Thursday, February 18, 2010

They're All Greek to Me (Macedonian Dynasties)

I've decided that, since this is a continuing series, I should put more in my titles than simple numbers. That way, it is easier to back reference. Anyway, moving on...

As you can probably all guess, today we discuss the Greeks. You may wonder why I chose this particular brand of dynasty to focus on when there are so many out there. Quite simply, it is because the Greeks are a great example of dynasties you are probably not descended from, per my previous post. What is the reason for this? you may ask yourself: incest. Dirty, rotten, Appalachian-style incest. And we aren't just talking the typical royal and noble "I married my aunt, you married my cousin, aren't you my niece" type of incest. No, the Greeks knew how to get it on with the closest of kin, including mother-son, father-daughter, and brother-sister action. HOT HOT HOT! This kind of stuff is definitely taboo today.

Before we delve into it, you probably all are asking: why on Earth would people do this sick, perverse inbreeding?! It's simple really. What better way to ensure the purity of royal blood than marrying your sister or brother. If you are 100% royal, there is little doubt that your full sibling is too. Was it wrong, then? No, not actually. It was in fact a fairly regular occurrence throughout Egyptian history and was not uncommon in Greek times. If you really think about it, the Greek gods were all siblings and aunts and uncles yet they married, so there was certainly no perceived sin in the act. The stories of Oedipus that record the mythical king's marriage to his mother were more lessons on fate than morality. There was no real sin in him wedding and bedding his mother; it was the fact that he killed his father and drove his mother to insanity that are the crimes. Incest was quite common in royal circles, then, in Greecian times and it is for that reason that they are the subject of this study.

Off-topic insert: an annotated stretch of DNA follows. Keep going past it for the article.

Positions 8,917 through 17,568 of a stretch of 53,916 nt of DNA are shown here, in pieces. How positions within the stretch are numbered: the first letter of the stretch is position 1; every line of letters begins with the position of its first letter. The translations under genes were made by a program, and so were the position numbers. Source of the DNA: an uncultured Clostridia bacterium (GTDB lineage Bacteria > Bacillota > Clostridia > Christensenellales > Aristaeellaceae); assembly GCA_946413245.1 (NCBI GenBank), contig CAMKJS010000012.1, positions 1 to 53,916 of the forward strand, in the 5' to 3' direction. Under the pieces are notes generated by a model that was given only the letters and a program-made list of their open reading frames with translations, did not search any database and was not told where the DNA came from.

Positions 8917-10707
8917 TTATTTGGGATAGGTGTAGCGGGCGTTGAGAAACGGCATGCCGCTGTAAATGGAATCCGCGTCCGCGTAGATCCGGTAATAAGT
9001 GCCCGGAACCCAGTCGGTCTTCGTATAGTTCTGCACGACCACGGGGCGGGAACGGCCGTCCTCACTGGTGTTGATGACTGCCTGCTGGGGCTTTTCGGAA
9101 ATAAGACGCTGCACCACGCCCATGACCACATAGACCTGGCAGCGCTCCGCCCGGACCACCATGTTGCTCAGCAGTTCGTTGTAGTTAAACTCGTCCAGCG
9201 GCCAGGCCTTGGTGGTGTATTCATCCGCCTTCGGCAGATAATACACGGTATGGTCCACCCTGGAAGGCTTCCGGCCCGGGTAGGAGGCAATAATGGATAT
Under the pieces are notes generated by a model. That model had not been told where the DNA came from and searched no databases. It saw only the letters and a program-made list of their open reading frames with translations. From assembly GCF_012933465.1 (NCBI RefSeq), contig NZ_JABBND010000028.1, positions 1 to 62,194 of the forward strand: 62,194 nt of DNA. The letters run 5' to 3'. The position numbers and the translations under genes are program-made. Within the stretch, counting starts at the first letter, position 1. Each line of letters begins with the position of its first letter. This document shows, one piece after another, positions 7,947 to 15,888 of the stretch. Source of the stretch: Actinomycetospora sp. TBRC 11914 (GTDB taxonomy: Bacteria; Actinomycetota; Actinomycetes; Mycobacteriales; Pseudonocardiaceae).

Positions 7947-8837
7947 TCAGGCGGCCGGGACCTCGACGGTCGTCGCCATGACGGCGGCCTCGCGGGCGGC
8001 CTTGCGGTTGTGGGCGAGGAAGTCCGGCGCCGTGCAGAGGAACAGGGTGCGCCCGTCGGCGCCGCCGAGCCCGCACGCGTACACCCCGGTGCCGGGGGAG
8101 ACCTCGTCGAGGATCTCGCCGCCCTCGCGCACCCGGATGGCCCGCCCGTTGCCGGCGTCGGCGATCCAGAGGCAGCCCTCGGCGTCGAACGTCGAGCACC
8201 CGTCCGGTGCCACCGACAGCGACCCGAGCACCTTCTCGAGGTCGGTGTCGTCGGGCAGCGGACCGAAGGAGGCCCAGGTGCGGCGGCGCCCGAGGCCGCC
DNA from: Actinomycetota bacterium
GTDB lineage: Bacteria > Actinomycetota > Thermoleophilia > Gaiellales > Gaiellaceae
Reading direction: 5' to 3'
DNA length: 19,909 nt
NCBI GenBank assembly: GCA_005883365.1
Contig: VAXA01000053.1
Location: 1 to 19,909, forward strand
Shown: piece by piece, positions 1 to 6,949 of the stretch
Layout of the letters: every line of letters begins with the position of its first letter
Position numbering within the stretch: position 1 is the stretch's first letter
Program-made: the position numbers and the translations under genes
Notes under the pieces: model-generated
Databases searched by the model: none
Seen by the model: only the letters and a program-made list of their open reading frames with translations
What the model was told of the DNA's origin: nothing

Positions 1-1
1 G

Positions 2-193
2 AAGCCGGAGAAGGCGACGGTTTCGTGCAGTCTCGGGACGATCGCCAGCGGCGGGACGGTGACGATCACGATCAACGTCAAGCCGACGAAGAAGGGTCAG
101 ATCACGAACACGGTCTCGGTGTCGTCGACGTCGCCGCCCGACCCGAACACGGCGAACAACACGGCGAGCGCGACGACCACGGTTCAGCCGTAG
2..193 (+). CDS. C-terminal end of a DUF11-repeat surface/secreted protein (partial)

Virtually everyone in the western world has heard of the great Greecian king Alexander III of Macedon who conquered Egypt, Persia, and the whole of Asia Minor and became known throughout all time as Alexander the Great. Surely, his short reign of conquest and destruction is as well known as Caesar's assassination by the hand of Brutus. Yet, what did Alexander really do for history? How about dynastology?

The Argeads, the dynastic line of Alexander, are rich with roguish-type individuals who slowly conquered Greece. Alexander was the son of the last of those conquers, Philip II, who bequeathed to his son and heir the plans for a great empire. Alexander fulfilled his role as conquerer, but, even more so than Charlemagne, failed his role as a dynast. Alexander died at the age of 32 in Babylon of uncertain causes, but certain problems. For, Alexander had no child, only a pregnant wife. Roxana bore posthumously to Alexander a son whom she named Alexander IV. As is custom still, baby Alexander was installed as de jure king of Macedon while a regency was installed. In addition, Alexander the Great had a brother, Philip III, who was granted the title of co-king. In the end, none of this mattered. Both baby Alexander and Philip III were murdered without ever taking formal control of their empire. Alexander's descent ceased to exist and that is the sole reason that no person to this day can possibly be descended from Alexander the Great.